By Emerian Rich
Sometimes the scariest stories come from real life. Imagine dying before you get to live out your dream. Imagine being a continent away while your wife gives birth to your only child. Imagine facing a war in extreme temperatures while clinging for your life to the side of a treacherous Italian mountain, or going for days without food and water. Imagine your feet freezing so bad, you can no longer walk. Imagine being ambushed in a German-filled quarry and dying before you ever get to see your child.
When I first met my husband, he talked about his grandfather that died in World War II, but the story didn’t really sink in until I read Henry’s letters. Being the only child of the youngest daughter in my family, I had never been with anybody in combat, but Henry’s letters changed my ideas about war and gallantry.
The letters were written at a time in history when the world was in conflict and young men like Henry joined the Army to make a difference. He joined before the war and was stationed at the Presidio in San Francisco, where he met his wife, Madeline. Shortly after the letters begin, he is shipped off to war, leaving his wife and unborn baby in California.
The letters tell of a dream Henry had of building a life and a family. Of coming back to the United States, and living out the American dream. For a young man from a small town in Louisiana, all he wished for was a family of his own. The war would not afford him that.
Join Henry as we hear about his hopes, dreams, and frustrations during this four-year battle for his life and country.
Henry Carroll Brewer was born in 1918 in Simpson, Louisiana. Henry was a sergeant in the 30th Infantry for the United States of America in World War II and died in 1944 in France fighting for his country. Henry fell in love with an Oakland girl, Madeline Aguiar, about 1940. These letters not only tell of their love affair but of the life he wanted to have with her that was unfortunately cut short due to war.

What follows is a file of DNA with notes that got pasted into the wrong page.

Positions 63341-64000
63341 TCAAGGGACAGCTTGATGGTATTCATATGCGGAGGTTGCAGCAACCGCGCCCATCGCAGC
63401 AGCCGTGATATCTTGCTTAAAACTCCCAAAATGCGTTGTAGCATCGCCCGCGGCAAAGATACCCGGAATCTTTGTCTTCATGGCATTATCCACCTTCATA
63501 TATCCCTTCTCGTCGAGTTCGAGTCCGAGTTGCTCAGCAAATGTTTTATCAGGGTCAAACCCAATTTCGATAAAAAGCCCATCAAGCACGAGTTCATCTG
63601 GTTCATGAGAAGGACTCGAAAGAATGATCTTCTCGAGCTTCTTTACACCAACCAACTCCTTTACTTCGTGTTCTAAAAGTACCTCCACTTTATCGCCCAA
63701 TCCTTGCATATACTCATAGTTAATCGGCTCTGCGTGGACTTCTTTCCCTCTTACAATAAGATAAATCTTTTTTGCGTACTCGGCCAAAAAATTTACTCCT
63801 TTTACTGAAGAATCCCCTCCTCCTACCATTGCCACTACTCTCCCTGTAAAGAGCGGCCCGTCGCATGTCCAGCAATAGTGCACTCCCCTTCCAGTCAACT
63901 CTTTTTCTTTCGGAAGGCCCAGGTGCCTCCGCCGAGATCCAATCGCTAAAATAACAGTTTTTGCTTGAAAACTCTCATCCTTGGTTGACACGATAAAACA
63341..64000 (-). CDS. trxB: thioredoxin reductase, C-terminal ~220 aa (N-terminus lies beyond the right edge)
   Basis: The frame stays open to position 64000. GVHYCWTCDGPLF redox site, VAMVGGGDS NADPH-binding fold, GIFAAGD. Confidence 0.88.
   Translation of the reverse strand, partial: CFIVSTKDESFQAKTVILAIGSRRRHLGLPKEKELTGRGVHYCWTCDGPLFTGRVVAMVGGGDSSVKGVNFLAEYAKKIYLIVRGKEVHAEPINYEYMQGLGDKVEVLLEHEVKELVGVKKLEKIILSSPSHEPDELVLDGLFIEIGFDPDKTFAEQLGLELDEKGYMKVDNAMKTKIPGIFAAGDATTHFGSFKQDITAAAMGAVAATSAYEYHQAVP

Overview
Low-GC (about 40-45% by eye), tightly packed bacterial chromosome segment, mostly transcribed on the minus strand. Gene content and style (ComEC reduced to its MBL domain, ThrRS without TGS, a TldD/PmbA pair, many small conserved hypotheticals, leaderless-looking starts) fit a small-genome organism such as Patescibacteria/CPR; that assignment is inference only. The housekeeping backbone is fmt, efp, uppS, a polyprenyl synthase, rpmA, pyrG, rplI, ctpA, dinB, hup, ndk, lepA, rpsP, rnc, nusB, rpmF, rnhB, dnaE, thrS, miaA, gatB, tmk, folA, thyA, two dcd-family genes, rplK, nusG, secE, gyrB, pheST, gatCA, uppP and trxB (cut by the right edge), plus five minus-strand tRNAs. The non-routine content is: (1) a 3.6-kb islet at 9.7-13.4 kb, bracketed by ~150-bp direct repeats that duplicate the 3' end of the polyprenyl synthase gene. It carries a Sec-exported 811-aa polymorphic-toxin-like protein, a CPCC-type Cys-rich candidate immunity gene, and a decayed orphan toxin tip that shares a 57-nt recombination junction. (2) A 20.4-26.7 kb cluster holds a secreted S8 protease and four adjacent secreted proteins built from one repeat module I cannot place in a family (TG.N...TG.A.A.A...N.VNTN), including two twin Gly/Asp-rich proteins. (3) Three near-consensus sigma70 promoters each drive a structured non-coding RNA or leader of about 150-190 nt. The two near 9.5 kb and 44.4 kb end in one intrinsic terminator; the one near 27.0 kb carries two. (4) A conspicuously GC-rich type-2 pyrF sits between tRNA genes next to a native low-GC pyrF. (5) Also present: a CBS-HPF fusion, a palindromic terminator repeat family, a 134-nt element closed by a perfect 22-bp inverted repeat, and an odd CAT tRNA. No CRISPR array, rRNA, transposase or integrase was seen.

The following is an excerpt from a letter just after he was told they were going overseas to war.
January 19, 1942
I will write although I haven’t got any letter but I can always write the one I love. I know it’s hard for you to pass away these lonely Sundays. God only knows how much I would like to see you.
Madeline, gosh, they are killing themselves around here. Two soldiers killed themselves last night. Too bad. I may be crazy, but Darling, you need not worry about that. Long as you are waiting for me, Darling. If only I could hold you in my arms. Little Bit, kiss me. If I could only see your hair when it’s combed out.
Just think, Madeline, our little curly-headed boy. Darling, life wouldn’t be worth living without you. I go to sleep praying that we can be together. Darling, they say by the last of this month we can get off. So be ready because I’m sending after you.
Love always, Mannie
- I will send for you so don’t worry and be sweet as ever and keep your chin up for me, will you, Darling?
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About the Book
Experience Henry and Madeline’s lives through their letters in The War Letters of Henry C. Brewer. The book includes letters, postcards, and other correspondence from 1941-1944, a timeline for easy reference, pictures, and hand-drawn maps.
You can purchase the book on Amazon here.
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About the Editor
Emerian Rich, editor of The War Letters of Henry C. Brewer, is an author, artist, and podcast hostess. She is the editor at HorrorAddicts.net Press and was editorial director at SEARCH Magazine for three years. You can find out more about her at http://www.emzbox.com.